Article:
June Case Shiller Misses, Y/Y Growth Posts First Slowdown Since December 2011

Tyler Durden's picture

While Case Shiller is about as backward looking an indicator as they come (June housing data when it is almost September is pretty much completely useless), today's release showed yet another miss relative to expectations, with the 20 City Composite posting a monthly increase of 0.89%, missing expectations of 1% (for the second month in a row), was the third consecutive month of a slowing growth, and the lowest sequential growth since November 2012.

Just as notable, the Y/Y increase of 12.0% saw the first annual slowdown since December 2011 when the annual pace of increase ramped from -4.0% to a peak of 12.2% in May. Naturally, to anyone not stuck in an ivory tower, the ongoing slowdown in the housing market due to soaring rates is perfectly expected. The only question is if and when the key marginal buyer - the all cash investor - moves aside, what will happen to the underlying data series then, and just how big will the plunge back to trendline ex-Bernanke cheap credit and REO-to-Rent subsidized funding be.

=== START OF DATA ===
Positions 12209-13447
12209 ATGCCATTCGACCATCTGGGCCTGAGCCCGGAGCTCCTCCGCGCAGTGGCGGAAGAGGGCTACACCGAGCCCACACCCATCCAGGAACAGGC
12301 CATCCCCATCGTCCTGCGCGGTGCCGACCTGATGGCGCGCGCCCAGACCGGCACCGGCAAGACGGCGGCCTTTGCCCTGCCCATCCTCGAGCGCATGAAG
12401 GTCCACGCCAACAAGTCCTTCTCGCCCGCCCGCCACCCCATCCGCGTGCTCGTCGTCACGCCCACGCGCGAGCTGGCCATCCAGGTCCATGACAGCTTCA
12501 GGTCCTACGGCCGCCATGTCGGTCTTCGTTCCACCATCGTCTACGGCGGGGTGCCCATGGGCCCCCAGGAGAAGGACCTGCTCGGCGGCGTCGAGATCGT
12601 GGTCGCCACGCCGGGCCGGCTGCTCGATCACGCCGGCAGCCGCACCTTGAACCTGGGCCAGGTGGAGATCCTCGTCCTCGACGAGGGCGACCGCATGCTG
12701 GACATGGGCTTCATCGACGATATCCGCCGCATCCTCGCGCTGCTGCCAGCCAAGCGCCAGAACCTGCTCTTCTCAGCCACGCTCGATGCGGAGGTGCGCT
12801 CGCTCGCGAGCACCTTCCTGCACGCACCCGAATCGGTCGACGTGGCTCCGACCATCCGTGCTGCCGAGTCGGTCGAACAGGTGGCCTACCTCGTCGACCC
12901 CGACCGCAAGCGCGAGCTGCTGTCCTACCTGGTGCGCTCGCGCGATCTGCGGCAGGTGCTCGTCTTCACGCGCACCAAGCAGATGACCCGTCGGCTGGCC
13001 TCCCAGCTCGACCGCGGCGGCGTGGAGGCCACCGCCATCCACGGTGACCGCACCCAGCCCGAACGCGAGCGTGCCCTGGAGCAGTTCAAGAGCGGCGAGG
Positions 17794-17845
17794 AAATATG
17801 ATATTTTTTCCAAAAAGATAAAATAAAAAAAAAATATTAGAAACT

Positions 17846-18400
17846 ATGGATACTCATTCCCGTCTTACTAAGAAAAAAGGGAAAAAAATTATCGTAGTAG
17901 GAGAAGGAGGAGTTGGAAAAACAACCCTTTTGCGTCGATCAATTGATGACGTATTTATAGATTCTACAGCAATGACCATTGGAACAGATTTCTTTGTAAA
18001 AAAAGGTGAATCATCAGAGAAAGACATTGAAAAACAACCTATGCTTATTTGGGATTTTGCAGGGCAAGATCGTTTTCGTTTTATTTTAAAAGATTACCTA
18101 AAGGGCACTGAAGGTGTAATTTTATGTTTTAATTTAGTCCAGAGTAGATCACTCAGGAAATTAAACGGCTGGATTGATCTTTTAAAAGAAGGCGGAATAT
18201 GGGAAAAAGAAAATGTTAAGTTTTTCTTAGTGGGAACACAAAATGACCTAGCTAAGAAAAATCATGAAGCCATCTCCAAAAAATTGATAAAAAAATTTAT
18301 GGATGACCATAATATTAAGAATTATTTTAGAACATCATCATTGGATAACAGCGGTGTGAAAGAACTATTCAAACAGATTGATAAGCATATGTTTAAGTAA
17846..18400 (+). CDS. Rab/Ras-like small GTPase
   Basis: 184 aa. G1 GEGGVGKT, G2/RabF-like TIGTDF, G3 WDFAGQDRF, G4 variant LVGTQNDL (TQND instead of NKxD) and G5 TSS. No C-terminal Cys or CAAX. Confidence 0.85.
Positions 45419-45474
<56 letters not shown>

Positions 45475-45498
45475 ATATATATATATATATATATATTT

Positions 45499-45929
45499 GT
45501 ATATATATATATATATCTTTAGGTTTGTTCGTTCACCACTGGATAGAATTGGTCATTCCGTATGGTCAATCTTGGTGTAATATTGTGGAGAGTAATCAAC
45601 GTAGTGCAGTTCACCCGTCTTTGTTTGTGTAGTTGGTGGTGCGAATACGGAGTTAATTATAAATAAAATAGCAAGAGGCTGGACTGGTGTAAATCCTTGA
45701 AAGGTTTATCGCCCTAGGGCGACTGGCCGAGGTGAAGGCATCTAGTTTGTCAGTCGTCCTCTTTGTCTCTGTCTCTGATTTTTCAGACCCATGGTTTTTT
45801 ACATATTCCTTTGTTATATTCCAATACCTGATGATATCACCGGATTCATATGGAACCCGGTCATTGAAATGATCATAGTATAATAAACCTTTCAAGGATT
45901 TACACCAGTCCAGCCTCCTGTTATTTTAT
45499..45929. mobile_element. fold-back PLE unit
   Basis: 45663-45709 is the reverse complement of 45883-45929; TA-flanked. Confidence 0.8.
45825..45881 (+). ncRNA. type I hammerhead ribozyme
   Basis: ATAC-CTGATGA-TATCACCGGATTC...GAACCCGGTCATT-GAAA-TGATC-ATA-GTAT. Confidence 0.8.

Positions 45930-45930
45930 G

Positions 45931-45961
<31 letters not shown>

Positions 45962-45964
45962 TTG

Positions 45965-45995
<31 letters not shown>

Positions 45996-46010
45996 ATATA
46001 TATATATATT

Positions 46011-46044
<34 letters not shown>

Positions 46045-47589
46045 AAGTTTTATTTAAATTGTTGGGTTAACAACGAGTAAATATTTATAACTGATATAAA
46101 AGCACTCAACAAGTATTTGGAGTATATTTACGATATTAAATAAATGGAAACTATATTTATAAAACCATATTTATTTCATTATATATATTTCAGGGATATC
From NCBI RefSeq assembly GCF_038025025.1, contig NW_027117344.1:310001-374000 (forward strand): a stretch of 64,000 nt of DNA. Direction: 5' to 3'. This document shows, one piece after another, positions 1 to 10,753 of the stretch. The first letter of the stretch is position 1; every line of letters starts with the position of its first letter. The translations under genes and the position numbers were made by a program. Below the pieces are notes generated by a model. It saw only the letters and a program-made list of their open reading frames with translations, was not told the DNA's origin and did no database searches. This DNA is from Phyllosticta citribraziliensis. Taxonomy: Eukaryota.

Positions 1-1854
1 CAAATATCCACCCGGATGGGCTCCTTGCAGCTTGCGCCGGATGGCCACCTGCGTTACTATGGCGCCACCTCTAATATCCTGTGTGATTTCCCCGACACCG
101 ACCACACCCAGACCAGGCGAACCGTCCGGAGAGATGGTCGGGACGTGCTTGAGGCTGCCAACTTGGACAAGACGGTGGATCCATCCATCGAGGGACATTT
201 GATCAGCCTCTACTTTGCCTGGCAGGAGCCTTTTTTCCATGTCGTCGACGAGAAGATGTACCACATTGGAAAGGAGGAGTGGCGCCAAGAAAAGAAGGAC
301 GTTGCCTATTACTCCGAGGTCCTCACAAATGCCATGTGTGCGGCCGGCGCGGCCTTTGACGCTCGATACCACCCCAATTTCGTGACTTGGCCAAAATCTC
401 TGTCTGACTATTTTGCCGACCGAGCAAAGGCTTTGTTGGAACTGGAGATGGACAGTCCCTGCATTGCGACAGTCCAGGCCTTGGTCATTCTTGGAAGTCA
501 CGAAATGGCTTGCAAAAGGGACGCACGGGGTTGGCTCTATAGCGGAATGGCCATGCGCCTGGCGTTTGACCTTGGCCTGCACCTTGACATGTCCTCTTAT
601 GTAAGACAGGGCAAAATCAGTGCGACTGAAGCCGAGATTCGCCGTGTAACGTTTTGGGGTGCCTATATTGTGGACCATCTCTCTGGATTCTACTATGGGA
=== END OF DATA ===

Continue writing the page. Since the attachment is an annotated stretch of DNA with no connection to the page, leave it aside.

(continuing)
As a bonus, for those betting on the reincarnation of Dogtown, aka Detroit, based on recent hilarious housing performance, we have bad news: even Detroit home prices are now slowing down, if marginally for now.